Subtle, evasive, paradoxical, intricate and complex are terms that apply to the microscopic parasite which a recent writer1 characterizes as "A Bug Full of Tricks." The early history of devastation wrought by this armored enemy of mankind is still preserved in the distorted joints and spinal columns of prehistoric skeletons and Egyptian mummies. The recent history is accumulating much faster than is the record of many other parasites that revolve about the microscopic or chemical and immunologic analysis.
The code of Hammurabi, written at least 2,000 years B. C., indicates some knowledge then of tuberculosis. Greek writers described the clinical features of tuberculous disease in the fifth century B. C. In the second century Aretaeus not only accurately described the clinical features but suggested routine treatment. In spite of their keen observations, Hippocrates and Galen recognized the hopelessness of a problem that appeared entirely occult. Galen probably never suspected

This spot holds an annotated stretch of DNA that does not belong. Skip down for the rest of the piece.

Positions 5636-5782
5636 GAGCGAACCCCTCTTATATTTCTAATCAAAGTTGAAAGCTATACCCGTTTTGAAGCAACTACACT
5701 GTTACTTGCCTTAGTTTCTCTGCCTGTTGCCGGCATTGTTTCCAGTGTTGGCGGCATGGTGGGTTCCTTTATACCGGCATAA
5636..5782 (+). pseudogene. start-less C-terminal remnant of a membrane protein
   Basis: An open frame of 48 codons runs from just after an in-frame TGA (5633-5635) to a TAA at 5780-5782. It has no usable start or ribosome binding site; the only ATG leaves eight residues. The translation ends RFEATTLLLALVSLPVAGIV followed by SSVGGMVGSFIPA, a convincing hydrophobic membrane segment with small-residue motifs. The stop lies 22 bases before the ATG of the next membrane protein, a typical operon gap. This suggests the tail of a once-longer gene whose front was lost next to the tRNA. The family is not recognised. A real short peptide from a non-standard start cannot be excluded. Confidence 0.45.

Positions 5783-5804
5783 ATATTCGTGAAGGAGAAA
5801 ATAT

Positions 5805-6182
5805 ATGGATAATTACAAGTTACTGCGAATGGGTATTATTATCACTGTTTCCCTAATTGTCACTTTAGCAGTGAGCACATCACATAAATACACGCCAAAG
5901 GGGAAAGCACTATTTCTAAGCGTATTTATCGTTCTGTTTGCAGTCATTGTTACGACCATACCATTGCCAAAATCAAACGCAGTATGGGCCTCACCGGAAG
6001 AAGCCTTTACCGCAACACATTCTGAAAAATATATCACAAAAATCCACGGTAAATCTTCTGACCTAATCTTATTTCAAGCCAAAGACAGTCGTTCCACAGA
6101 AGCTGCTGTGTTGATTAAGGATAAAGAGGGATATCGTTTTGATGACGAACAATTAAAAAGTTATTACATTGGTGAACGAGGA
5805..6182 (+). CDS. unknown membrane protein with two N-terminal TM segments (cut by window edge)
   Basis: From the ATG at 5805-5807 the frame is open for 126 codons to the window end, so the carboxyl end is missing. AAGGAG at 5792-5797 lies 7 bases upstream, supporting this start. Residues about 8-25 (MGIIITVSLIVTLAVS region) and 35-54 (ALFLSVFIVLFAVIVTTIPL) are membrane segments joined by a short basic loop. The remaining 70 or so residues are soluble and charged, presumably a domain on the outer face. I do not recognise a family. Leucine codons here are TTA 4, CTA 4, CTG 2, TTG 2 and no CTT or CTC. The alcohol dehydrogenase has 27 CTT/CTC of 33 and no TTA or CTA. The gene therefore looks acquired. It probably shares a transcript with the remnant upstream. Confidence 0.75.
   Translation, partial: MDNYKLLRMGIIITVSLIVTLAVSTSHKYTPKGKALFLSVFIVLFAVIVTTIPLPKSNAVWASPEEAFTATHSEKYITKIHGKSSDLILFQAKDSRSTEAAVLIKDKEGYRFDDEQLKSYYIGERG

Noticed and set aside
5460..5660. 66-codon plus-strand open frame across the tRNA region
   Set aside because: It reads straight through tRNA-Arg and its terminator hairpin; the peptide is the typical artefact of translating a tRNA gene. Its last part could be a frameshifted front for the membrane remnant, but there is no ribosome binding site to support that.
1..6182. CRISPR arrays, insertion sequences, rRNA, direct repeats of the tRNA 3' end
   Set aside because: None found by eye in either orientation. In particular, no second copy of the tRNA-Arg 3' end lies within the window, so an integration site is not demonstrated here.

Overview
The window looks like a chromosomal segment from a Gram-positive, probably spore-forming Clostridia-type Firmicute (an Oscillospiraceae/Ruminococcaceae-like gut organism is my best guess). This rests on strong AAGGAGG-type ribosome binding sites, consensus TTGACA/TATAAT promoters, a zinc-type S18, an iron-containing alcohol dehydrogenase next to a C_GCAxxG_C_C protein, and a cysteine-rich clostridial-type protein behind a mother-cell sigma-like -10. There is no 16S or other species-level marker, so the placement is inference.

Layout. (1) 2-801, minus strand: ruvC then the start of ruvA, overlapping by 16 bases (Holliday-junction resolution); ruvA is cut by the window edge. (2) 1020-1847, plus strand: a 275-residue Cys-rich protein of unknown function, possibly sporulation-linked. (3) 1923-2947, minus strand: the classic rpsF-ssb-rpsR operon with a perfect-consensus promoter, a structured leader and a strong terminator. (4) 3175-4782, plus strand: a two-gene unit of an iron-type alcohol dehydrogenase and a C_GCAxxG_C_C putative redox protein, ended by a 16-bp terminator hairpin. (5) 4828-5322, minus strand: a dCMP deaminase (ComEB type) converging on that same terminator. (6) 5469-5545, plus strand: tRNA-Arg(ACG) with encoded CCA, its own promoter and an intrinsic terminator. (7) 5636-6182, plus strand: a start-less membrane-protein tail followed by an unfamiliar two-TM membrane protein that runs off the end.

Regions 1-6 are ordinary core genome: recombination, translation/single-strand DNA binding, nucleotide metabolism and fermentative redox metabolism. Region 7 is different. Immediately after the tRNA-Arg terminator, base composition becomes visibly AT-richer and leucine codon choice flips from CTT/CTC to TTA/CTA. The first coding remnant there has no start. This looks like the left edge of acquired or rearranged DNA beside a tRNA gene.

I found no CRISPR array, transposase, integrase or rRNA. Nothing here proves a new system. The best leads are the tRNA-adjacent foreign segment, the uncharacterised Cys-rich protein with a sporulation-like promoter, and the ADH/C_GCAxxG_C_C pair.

EVOLUTION OF OUR KNOWLEDGE OF TUBERCULOSIS. JAMA. 1939;113(21):1882–1883. doi:10.1001/jama.1939.02800460036012
Customize your JAMA Network experience by selecting one or more topics from the list below.
Create a personal account or sign in to: